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Journal ArticleDOI

Cannabinoids for Medical Use: A Systematic Review and Meta-analysis.

23 Jun 2015-JAMA (American Medical Association)-Vol. 313, Iss: 24, pp 2456-2473

TL;DR: There was moderate- quality evidence to support the use of cannabinoids for the treatment of chronic pain and spasticity and low-quality evidence suggesting that cannabinoids were associated with improvements in nausea and vomiting due to chemotherapy, weight gain in HIV infection, sleep disorders, and Tourette syndrome.
Abstract: Importance Cannabis and cannabinoid drugs are widely used to treat disease or alleviate symptoms, but their efficacy for specific indications is not clear. Objective To conduct a systematic review of the benefits and adverse events (AEs) of cannabinoids. Data Sources Twenty-eight databases from inception to April 2015. Study Selection Randomized clinical trials of cannabinoids for the following indications: nausea and vomiting due to chemotherapy, appetite stimulation in HIV/AIDS, chronic pain, spasticity due to multiple sclerosis or paraplegia, depression, anxiety disorder, sleep disorder, psychosis, glaucoma, or Tourette syndrome. Data Extraction and Synthesis Study quality was assessed using the Cochrane risk of bias tool. All review stages were conducted independently by 2 reviewers. Where possible, data were pooled using random-effects meta-analysis. Main Outcomes and Measures Patient-relevant/disease-specific outcomes, activities of daily living, quality of life, global impression of change, and AEs. Results A total of 79 trials (6462 participants) were included; 4 were judged at low risk of bias. Most trials showed improvement in symptoms associated with cannabinoids but these associations did not reach statistical significance in all trials. Compared with placebo, cannabinoids were associated with a greater average number of patients showing a complete nausea and vomiting response (47% vs 20%; odds ratio [OR], 3.82 [95% CI, 1.55-9.42]; 3 trials), reduction in pain (37% vs 31%; OR, 1.41 [95% CI, 0.99-2.00]; 8 trials), a greater average reduction in numerical rating scale pain assessment (on a 0-10-point scale; weighted mean difference [WMD], −0.46 [95% CI, −0.80 to −0.11]; 6 trials), and average reduction in the Ashworth spasticity scale (WMD, −0.12 [95% CI, −0.24 to 0.01]; 5 trials). There was an increased risk of short-term AEs with cannabinoids, including serious AEs. Common AEs included dizziness, dry mouth, nausea, fatigue, somnolence, euphoria, vomiting, disorientation, drowsiness, confusion, loss of balance, and hallucination. Conclusions and Relevance There was moderate-quality evidence to support the use of cannabinoids for the treatment of chronic pain and spasticity. There was low-quality evidence suggesting that cannabinoids were associated with improvements in nausea and vomiting due to chemotherapy, weight gain in HIV infection, sleep disorders, and Tourette syndrome. Cannabinoids were associated with an increased risk of short-term AEs.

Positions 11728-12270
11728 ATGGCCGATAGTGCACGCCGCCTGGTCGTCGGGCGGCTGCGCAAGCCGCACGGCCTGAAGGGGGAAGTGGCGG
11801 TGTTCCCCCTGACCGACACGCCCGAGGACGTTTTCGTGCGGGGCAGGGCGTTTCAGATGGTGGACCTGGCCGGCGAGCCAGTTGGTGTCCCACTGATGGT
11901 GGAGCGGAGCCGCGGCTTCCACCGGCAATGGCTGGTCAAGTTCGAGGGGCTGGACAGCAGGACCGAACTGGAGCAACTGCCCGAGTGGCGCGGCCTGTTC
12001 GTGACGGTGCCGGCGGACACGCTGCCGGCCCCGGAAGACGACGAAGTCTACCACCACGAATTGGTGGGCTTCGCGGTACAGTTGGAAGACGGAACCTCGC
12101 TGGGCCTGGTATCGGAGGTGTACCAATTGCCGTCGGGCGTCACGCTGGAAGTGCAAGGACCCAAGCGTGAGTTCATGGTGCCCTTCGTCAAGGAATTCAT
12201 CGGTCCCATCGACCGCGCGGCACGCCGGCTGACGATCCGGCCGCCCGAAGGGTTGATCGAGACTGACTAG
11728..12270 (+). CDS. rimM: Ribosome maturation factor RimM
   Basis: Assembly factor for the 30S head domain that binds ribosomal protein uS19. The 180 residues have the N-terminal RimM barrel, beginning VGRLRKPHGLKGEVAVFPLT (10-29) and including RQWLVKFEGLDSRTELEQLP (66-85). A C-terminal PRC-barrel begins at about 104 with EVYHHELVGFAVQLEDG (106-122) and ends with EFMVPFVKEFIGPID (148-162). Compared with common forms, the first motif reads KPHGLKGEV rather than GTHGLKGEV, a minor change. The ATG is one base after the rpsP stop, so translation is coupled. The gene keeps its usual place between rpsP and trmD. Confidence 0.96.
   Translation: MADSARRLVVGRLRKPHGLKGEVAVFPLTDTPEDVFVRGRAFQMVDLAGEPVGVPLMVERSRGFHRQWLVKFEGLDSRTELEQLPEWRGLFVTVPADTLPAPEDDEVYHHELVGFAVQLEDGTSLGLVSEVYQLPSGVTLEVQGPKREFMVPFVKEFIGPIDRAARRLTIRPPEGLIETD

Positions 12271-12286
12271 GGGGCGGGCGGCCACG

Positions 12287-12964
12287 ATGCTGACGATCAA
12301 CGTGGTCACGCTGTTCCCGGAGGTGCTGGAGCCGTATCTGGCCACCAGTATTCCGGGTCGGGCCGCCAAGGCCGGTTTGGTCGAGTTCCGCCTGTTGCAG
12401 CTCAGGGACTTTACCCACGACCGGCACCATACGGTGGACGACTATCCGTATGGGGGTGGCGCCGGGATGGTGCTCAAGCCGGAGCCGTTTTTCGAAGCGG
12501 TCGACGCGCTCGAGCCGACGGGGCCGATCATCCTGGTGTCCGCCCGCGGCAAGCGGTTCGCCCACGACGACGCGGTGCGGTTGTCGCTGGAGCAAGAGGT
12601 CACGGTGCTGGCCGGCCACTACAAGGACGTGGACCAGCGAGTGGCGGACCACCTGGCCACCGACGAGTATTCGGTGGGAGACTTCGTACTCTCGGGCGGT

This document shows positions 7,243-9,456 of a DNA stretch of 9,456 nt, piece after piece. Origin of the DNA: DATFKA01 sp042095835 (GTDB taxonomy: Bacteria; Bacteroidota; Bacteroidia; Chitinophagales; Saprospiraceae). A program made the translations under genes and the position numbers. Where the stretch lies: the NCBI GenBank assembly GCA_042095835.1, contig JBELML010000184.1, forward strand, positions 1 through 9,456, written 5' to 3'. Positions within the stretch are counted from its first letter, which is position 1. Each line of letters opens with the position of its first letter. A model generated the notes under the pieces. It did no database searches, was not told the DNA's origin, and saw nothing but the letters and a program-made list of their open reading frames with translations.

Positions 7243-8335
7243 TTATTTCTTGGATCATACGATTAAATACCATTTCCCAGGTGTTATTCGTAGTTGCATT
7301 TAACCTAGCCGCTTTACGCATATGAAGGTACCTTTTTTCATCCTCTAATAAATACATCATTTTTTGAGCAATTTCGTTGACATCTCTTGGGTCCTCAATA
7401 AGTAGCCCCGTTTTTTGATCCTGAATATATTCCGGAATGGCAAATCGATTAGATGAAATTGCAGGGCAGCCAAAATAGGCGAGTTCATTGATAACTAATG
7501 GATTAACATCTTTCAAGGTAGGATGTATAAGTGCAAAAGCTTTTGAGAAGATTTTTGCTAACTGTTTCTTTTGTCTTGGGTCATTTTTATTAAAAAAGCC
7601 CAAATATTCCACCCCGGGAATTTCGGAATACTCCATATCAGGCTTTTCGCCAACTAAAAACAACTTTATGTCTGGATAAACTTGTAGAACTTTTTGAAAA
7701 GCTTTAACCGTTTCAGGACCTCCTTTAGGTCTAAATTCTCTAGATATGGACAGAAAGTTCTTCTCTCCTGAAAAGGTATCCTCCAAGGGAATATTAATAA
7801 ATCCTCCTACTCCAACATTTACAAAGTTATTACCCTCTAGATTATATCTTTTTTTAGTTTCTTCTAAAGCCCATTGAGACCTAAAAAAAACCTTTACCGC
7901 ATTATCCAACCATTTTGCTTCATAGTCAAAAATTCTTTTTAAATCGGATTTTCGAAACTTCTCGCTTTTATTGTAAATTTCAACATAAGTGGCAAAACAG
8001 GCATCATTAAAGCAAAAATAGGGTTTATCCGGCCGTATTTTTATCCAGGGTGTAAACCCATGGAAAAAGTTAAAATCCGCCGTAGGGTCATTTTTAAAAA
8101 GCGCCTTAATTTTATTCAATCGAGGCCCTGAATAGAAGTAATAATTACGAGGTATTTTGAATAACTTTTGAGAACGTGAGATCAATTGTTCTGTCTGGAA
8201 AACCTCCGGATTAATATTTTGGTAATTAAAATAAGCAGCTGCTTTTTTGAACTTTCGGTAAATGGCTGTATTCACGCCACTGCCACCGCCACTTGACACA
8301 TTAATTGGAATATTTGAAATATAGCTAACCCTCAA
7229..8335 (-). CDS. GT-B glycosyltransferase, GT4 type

Topics: Nabiximols (55%), Nausea (54%), Euphoriant (53%), Randomized controlled trial (52%), Chronic pain (51%)
Citations
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Journal ArticleDOI
01 Dec 2018-
TL;DR: Despite increased cannabis use and a changing state-level policy landscape, conclusive evidence regarding the shortand long-term health effects—both harms and benefits—of cannabis use remains elusive.
Abstract: Recent years have seen a rapid rise in the medical and recreational use of cannabis: a broad term that can be used to describe the various products and chemical compounds (e.g., marijuana, cannabinoids) derived from different species of the cannabis plant. Despite increased cannabis use and a changing state-level policy landscape, conclusive evidence regarding the shortand long-term health effects—both harms and benefits—of cannabis use remains elusive.

724 citations


Cites background from "Cannabinoids for Medical Use: A Sys..."

  • ...In their review, de Carvalho et al. (2015) noted several limitations particular to individual studies....

    [...]


Journal ArticleDOI
01 Apr 2018-JAMA Psychiatry
TL;DR: Both anxious/distressed specifier and mixed-features specifier were associated with early onset, poor course and functioning, and suicidality in US adults, and much remains to be learned about the DSM-5 MDD specifiers in the general population.